Still cold… Willow Brook has had a few frozen pipes at our three communities – Delaware Run was hit especially hard last month with a major fire sprinkler line break in the lobby. What a mess! Other than that, we seem to be faring pretty well.
Putting myself in your shoes, I would say Willow Brook is a good place to be in weather like this. Inside, there are warm gathering places, the food is great, and spirits are high. Outside, the maintenance teams have done a great job clearing snow from parking lots and streets, so even when you need to go out, you can safely do it.
So I say let the cold north wind blow and let the snow pile high. No matter the season, it is an honor to serve you. You inspire me and my team, and you give us energy. Can’t think of anything I would rather be doing with my life.
With love to all, Larry Harris, CEO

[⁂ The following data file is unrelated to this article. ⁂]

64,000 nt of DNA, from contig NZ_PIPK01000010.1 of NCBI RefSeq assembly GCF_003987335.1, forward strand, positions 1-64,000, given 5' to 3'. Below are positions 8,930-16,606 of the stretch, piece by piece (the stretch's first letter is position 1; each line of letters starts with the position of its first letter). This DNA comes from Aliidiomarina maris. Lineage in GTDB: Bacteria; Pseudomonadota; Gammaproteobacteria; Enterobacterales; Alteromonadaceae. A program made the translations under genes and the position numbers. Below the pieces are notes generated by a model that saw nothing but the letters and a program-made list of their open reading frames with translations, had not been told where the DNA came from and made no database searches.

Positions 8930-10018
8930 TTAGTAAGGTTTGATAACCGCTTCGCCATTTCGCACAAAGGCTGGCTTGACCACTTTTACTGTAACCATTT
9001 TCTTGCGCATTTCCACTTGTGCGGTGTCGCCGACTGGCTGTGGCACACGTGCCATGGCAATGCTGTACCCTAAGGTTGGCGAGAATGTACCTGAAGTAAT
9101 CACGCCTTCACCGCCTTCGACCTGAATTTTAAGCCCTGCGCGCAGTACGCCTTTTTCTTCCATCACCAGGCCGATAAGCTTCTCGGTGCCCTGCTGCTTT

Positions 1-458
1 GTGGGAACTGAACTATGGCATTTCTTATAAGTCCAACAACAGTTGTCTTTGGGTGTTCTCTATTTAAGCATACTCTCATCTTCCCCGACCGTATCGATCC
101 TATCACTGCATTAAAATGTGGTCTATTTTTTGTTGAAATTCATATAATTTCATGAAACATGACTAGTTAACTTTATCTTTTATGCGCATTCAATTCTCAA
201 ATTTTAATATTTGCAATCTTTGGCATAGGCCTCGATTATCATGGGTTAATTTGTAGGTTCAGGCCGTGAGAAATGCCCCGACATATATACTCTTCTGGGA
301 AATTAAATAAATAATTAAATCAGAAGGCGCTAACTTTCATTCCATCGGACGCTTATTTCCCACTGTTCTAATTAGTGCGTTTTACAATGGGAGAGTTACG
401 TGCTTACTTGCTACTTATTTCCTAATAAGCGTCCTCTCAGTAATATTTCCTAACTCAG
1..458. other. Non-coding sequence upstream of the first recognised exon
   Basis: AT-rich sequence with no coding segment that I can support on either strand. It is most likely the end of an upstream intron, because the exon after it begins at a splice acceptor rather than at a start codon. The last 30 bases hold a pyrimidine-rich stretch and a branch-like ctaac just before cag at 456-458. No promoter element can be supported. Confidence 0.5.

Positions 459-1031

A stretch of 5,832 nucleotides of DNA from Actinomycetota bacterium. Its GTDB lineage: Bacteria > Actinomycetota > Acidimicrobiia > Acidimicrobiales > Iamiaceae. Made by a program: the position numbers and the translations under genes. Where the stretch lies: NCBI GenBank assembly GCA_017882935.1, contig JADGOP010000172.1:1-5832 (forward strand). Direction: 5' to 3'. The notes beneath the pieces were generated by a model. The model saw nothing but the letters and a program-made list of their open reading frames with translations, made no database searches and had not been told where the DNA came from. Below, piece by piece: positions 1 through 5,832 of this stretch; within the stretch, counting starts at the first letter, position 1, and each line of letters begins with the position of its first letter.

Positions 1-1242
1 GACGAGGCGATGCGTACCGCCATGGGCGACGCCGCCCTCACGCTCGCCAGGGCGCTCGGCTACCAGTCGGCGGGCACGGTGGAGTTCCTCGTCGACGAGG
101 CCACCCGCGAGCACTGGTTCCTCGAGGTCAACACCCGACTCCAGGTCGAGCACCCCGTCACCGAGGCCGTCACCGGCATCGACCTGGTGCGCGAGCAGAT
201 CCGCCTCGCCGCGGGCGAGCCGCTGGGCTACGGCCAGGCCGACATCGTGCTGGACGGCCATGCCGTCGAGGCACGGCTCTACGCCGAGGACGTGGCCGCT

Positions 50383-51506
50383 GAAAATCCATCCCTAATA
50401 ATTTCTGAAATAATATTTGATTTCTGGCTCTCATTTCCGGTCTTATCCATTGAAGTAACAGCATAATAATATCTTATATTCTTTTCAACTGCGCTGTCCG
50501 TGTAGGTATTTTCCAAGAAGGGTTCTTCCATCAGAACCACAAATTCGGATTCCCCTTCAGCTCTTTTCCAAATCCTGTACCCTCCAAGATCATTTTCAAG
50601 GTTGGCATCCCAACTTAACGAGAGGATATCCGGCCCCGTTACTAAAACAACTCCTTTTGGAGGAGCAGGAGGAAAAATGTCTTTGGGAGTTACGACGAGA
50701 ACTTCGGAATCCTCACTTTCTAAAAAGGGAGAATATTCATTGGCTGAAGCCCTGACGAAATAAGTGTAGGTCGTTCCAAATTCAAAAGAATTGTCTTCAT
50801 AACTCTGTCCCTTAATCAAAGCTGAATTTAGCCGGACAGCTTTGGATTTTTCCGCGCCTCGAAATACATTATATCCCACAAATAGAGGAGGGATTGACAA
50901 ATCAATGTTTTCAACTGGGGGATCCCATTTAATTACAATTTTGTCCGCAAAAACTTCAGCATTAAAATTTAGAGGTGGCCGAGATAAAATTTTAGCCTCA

Christmas is waiting impatiently at our doorstep. Outside the three Willow Brooks, the days have grown short and the nights long. Lights of the season adorn our structures and landscaping. Furry critters that share our acres have become invisible as they hunker down against the cold.
Inside, trees are going up, parties and holiday meals are in the works, and hearts are light.
Willow Brook is a good place to be at the holidays.
And I can think of no better time to tell you how grateful I am to be leading this great ministry. I consider my work to be a high calling. It is not a responsibility I take lightly. Neither do I consider it my right to stand at the helm. It is my humble privilege.
You are such a beautiful bunch of people, and I have always insisted that Willow Brook’s architecture facilitate my being among you. I would never settle for a private, secluded office high up in some ivory tower. No thanks. Put me right out there on Main Street, with my door wide open to the ones I serve.